West Coast Florida
Also see Bill's review of You Can't Take It With You
Andrew Lloyd Webber has provided Sunset Boulevard with the full almost operatic sweep of his most successful musical Phantom of the Opera. It makes strong vocal demands on all the principals and also requires strong acting from the actress playing Norma Desmond. It is doubtful that any community theater could hope to due full justice to these parts, but The Players are doing quite a good job. Norma was played professionally by many of the greatest leading ladies working on both sides of the AtlanticPatti LuPone, Glenn Close, Betty Buckley and Elaine Paige, among others. LuPone and Close showed the two extremes of playing Norma, the former with her full throated vocalism, the latter with intense acting covering the less exciting singing.
At The Players, Jeanne Larranaga favors the Glenn Close style, her acting very detailed, and she sings the part more than adequately. Logan O'Neil offers the strongest vocalism of the night, a strong presence as Joe, but less in touch with the beaten up, worn out side. Tim Fitzgerald exhibits all the right eeriness as Max and sings his big number "The Greatest Star of All" well. Sarah Cassidy is just the right blend of perkiness as Betty Schaefer, but the role of Rosemary in a recent production of How to Succeed in Business Without Really Trying was perhaps a better fit, stylistically. She sings very well, especially the high ending of "Too Much in Love to Care." The ensemble is good, but greatly under populated because this show rehearsed through the holiday season.
Music Director Joyce Valentine, leading from the keyboard, paces the score nicely. She gets good support on woodwinds, percussion and from a single string player. Unfortunately, the sweep that could be provided by a larger ensemble is just not available.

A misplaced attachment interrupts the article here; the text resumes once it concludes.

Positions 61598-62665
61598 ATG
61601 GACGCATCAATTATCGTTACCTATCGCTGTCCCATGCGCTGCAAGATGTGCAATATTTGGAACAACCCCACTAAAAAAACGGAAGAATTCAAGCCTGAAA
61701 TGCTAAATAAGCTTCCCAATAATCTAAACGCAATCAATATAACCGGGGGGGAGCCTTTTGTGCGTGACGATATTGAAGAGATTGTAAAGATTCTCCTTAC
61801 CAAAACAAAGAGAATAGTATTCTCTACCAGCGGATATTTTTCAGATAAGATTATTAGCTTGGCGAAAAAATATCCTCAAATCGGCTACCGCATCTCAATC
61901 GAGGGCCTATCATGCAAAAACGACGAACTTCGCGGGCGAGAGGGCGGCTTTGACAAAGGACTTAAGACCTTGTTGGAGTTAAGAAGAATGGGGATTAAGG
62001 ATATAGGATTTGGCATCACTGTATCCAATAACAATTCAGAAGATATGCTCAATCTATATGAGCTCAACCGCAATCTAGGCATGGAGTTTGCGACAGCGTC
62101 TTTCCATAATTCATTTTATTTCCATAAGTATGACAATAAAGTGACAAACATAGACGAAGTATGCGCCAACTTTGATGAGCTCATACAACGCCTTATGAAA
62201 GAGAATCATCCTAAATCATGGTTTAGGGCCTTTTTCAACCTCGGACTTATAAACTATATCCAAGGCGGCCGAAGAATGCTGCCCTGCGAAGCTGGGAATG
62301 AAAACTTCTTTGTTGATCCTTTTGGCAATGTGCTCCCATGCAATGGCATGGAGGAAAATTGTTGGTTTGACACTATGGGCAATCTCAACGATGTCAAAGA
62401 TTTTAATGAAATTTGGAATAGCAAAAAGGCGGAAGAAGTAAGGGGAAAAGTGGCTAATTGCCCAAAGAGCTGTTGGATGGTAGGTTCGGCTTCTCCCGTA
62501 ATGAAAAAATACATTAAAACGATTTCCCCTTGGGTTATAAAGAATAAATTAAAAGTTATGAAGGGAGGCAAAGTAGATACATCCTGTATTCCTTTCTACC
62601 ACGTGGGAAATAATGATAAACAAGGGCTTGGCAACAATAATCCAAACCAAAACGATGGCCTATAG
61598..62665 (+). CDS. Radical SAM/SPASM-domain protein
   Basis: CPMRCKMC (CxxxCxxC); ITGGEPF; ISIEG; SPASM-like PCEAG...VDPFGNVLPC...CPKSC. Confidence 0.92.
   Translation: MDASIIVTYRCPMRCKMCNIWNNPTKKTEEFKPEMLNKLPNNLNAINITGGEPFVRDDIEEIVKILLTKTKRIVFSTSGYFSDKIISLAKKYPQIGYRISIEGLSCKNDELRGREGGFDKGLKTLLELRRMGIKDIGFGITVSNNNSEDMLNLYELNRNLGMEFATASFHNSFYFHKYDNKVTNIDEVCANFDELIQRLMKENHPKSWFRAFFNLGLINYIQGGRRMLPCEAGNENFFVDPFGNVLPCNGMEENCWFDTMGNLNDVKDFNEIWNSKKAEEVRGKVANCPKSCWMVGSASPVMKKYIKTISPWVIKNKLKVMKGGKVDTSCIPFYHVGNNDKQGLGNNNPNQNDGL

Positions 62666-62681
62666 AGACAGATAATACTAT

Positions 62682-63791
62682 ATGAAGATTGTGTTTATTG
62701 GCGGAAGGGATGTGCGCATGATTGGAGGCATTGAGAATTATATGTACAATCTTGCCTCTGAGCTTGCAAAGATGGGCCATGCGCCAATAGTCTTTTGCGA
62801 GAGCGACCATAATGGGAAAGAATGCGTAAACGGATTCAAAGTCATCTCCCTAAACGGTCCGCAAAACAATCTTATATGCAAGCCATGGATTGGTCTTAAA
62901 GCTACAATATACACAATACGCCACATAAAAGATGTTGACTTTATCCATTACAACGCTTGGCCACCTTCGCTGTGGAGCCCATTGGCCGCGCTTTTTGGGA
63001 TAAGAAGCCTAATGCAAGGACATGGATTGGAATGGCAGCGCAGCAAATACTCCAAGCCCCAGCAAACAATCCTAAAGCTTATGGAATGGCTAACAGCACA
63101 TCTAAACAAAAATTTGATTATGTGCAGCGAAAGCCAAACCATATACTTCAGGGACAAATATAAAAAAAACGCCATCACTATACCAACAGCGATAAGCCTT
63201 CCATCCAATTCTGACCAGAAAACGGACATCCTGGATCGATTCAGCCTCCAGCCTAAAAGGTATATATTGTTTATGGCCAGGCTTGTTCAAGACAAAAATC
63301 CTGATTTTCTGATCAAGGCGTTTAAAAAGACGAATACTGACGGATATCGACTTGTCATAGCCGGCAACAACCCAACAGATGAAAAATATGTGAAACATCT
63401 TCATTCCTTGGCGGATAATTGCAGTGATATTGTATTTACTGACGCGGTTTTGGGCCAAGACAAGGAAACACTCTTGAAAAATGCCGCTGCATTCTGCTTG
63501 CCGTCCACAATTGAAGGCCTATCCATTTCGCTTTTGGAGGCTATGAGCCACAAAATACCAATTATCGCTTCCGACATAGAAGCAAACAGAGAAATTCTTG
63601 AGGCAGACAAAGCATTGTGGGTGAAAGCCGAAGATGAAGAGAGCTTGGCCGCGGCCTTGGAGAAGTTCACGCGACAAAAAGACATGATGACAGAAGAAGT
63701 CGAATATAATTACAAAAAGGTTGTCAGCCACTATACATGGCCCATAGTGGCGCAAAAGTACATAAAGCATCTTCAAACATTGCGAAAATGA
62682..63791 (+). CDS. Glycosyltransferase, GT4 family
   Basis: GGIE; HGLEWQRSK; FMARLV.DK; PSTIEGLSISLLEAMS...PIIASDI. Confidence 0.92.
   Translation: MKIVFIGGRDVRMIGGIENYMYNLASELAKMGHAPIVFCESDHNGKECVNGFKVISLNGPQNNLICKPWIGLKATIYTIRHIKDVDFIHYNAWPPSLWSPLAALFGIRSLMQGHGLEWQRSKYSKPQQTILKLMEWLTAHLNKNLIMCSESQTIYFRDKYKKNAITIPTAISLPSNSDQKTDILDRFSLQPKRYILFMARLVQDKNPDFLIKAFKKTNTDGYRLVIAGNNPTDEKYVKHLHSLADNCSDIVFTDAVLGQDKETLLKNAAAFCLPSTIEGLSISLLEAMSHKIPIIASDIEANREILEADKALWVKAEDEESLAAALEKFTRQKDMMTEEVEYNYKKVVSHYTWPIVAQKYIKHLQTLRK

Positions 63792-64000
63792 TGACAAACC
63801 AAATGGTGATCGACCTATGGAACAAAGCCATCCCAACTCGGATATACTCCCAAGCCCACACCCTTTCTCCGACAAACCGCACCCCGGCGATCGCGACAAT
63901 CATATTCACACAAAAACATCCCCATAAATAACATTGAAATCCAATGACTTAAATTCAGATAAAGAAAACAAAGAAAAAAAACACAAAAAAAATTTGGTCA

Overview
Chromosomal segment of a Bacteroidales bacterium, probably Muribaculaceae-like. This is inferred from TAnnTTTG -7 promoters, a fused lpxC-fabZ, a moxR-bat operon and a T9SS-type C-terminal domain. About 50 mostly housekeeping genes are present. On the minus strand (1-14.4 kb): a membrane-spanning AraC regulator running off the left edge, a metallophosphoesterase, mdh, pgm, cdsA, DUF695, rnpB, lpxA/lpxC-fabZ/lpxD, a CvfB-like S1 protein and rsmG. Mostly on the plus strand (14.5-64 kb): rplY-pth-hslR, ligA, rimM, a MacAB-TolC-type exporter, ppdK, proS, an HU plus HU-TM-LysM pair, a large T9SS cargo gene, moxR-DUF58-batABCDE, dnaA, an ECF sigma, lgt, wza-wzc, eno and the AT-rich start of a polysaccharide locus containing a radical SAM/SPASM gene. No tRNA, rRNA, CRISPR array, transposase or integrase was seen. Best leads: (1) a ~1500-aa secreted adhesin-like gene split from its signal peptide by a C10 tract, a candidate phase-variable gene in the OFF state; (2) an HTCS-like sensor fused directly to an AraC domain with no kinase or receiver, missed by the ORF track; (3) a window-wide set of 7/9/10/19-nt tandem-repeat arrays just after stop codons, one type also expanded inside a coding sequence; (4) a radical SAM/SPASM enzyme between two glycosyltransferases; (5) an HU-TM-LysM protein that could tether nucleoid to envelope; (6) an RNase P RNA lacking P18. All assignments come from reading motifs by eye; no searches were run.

The setting for Norma's home is quite lavish for community theater standards, while other locations are not as detailed. David M. Upton's lighting designs makes some nice use of shadow effects, especially apropos of the noir story. Costumes by Kaylene McCaw are effective, and for Norma, much more than that. The production makes good use of projections by Ren Pearson, who also plays Artie, helpful for period and mood setting. In the program I noticed "Special Thanks to Asolo Rep and Golden Apple." I am pleased when various companies come together like this, then I know that indeed we have a strong theater Community.
Bravo to Jeffery Kin, Artistic Director for stretching and serving up Florida's first look at Sunset Boulevard.
The Players Present Sunset Boulevard through January 27, 2013, at The Players Theater, 838 N. Tamiami Trail, Sarasota, FL. Box Office (941) 365-2494. For more information visit www.theplayers.org.
Director/Set Designer: Michael Newton-Brown